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‘Sir’ is a state school English teacher in a big city in the UK. Prior to this he worked with children with a variety of Special Educational Needs, particularly those with behavioural and social problems. His teaching has been rated as ´Outstanding´ by Ofsted which means he once did a great job for 50 minutes. Save for a light dusting of fiction in order to protect the innocent (and indeed the guilty) anything recounted here is absolutely true. Otherwise, there will be some exciting political debate where everything Sir thinks is also absolutely true. Twitter: @seekingsir

18 August 2010


Whilst undertaking my PGCE, I was doing a few bits of part-time work for Social Services and for a ‘PRU’. A PRU, for anyone mistakenly thinking that I was part teacher, part insurance salesman, is a Pupil Referral Unit.

That is, it is a specialist school for pupils whose behavioural and social difficulties (often compounded by academic difficulties) are such that their needs cannot be met in mainstream schooling. Indeed, many children attending PRUs have been‘permexed'. Which is something else I should explain… honestly, teachers are as bad as surfers and techies when it comes to esoteric jargon.

Disappointingly to those of use with active imaginations, a child who has been ‘permexed’ has not been forcibly made to wear hair curlers whilst being marked with an ‘X’ to signify imminent assassination at the hands of a secretive teacher-funded militia. It does mean, however, that they have been permanently excluded from mainstream schools, often two or more.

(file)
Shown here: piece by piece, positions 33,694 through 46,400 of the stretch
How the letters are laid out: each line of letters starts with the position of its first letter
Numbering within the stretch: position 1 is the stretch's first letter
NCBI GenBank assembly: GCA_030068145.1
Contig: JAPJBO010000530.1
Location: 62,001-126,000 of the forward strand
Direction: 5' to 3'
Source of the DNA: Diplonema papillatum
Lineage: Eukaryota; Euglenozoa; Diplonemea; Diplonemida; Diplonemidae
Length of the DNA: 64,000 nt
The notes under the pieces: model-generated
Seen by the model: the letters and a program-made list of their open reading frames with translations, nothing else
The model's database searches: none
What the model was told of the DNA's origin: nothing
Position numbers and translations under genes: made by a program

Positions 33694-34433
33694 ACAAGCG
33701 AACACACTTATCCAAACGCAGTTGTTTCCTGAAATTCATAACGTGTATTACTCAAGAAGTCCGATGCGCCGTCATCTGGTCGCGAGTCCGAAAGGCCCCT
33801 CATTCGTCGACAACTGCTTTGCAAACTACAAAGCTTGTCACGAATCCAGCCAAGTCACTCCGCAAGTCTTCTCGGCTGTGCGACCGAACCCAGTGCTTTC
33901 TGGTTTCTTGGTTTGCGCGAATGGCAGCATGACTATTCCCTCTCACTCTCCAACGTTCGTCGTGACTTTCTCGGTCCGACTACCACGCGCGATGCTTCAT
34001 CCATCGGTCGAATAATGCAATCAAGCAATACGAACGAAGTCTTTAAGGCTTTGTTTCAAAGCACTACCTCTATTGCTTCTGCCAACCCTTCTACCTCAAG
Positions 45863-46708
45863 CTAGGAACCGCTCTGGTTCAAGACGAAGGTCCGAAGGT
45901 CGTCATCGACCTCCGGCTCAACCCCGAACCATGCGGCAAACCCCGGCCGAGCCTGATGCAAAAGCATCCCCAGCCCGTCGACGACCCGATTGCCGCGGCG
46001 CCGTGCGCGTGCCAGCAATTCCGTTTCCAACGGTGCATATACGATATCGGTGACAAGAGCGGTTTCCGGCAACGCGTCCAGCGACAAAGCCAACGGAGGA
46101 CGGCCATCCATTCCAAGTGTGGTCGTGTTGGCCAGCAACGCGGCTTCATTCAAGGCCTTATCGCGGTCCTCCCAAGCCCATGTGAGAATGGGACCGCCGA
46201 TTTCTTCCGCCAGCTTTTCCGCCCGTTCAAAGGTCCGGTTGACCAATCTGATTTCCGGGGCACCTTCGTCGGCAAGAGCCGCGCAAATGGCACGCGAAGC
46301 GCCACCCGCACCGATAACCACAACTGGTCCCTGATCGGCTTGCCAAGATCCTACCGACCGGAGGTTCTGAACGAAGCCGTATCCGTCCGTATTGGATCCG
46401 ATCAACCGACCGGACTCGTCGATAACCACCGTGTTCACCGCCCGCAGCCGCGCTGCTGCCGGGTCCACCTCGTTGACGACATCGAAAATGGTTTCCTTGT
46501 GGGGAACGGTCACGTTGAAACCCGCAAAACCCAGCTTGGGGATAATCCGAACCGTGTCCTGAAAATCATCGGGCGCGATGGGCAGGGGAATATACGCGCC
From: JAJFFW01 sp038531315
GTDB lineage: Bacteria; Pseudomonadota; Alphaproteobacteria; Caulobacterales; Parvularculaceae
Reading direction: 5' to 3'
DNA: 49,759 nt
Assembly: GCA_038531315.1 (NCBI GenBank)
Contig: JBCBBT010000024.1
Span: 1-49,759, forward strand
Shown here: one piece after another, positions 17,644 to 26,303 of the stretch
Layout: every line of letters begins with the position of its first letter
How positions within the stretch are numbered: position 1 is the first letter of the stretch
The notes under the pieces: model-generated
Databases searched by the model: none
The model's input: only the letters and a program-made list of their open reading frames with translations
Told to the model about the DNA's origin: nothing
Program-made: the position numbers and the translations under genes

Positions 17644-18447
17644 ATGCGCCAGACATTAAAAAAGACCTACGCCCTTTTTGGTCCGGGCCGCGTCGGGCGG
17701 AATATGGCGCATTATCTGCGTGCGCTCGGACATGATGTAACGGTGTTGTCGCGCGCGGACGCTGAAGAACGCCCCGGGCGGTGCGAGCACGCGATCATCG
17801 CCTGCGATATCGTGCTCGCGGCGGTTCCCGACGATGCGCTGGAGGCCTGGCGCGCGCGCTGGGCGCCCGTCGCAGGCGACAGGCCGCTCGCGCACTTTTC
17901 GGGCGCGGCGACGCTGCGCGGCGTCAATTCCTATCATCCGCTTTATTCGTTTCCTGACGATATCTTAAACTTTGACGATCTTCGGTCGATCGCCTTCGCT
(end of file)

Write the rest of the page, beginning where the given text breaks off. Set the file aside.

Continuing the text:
As you can imagine then, there are some fairly challenging children attending PRUs.

Although PRUs do not have to follow the normal curriculum, they do need to provide certain elements of it, including provision for English. And so it was that I found myself teaching a 12-year-old lad by the name of Jack about the brotherly rivalry between Prospero and Antonio in Shakespeare’s The Tempest.

Seeking, as always, to enable him to make connections between the story and his own life experiences, I ask Jack if he has a brother. He does, a few years older than himself. I ask if he ever argues with him. Of course he does. We talk about why and discuss sibling rivalry. Linking back to the play - specifically to Antonio’s usurping of Prospero’s dukedom - I ask him what he thinks he would do if he was a duke and his brother had managed to take his power.

He stands and puts his hands on his hips and wrinkles his brow. He is giving all the signs that he is about to offer forth a reasoned, considered response. I am optimistic that he might even show some real 'character empathy'.

I am reminded just why he has found himself in a PRU however, when he finally responds by throwing his arms outwards in a pose of triumph, fixing me with a determined stare and shouting:


Which is, at very best, a somewhat unconventional strategy for a deposed monarch to reinstate his power over his dastardly sibling. But it becomes downright impractical if, like Jack, who is grinning excitedly at me, you are missing your two front teeth. When I point out this evident flaw in his plan he is unperturbed:

‘I could still get through ‘em though, just take a bit longer’ he says, with a shrug of his shoulders.

Just as the somewhat unlikely (and certainly unwholesome) image of Jack determinedly attempting to gum his way through his Machiavellian brother's nipples was forming in my mind, he ran from the room and, for various reasons, I did not see him again until a week or two later.

I never asked what had happened to his teeth.

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